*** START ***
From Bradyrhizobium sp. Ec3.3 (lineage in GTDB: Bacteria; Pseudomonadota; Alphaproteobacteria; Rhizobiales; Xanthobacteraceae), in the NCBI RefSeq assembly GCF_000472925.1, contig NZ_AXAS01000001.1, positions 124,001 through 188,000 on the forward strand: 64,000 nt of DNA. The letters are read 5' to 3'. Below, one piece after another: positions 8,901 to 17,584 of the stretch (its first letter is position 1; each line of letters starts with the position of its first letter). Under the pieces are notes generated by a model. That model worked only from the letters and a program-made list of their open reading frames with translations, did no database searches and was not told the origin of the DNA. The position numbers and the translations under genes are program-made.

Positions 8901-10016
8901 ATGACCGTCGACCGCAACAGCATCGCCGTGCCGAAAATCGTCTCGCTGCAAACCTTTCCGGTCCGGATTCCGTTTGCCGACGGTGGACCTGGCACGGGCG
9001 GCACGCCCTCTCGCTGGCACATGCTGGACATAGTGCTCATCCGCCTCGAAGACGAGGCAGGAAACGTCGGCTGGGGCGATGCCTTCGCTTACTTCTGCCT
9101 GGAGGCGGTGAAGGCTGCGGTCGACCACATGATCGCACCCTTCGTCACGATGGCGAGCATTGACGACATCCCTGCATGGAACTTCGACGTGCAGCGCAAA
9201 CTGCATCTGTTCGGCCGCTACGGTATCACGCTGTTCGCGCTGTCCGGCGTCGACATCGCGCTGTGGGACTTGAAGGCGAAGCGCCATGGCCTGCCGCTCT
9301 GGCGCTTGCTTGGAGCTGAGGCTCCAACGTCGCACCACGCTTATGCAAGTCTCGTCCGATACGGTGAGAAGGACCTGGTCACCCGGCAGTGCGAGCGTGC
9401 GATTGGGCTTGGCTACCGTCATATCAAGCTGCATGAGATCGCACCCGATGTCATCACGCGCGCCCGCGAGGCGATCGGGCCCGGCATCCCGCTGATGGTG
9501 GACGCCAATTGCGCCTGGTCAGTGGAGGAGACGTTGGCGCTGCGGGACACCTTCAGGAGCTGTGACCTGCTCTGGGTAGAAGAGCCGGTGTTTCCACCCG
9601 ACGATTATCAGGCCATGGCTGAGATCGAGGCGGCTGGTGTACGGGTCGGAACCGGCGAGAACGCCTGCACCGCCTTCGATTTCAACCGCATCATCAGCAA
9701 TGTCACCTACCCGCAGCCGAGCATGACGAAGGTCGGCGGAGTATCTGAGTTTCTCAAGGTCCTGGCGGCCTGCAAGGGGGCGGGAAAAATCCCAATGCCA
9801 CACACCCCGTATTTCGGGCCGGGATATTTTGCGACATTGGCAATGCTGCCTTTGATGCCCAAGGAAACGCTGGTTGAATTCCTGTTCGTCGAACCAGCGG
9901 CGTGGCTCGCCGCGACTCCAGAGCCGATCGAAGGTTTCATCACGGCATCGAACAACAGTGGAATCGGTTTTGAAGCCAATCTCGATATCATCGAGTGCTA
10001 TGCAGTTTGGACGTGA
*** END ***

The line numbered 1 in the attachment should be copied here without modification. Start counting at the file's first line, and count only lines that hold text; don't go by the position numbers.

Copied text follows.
From Bradyrhizobium sp. Ec3.3 (lineage in GTDB: Bacteria; Pseudomonadota; Alphaproteobacteria; Rhizobiales; Xanthobacteraceae), in the NCBI RefSeq assembly GCF_000472925.1, contig NZ_AXAS01000001.1, positions 124,001 through 188,000 on the forward strand: 64,000 nt of DNA. The letters are read 5' to 3'. Below, one piece after another: positions 8,901 to 17,584 of the stretch (its first letter is position 1; each line of letters starts with the position of its first letter). Under the pieces are notes generated by a model. That model worked only from the letters and a program-made list of their open reading frames with translations, did no database searches and was not told the origin of the DNA. The position numbers and the translations under genes are program-made.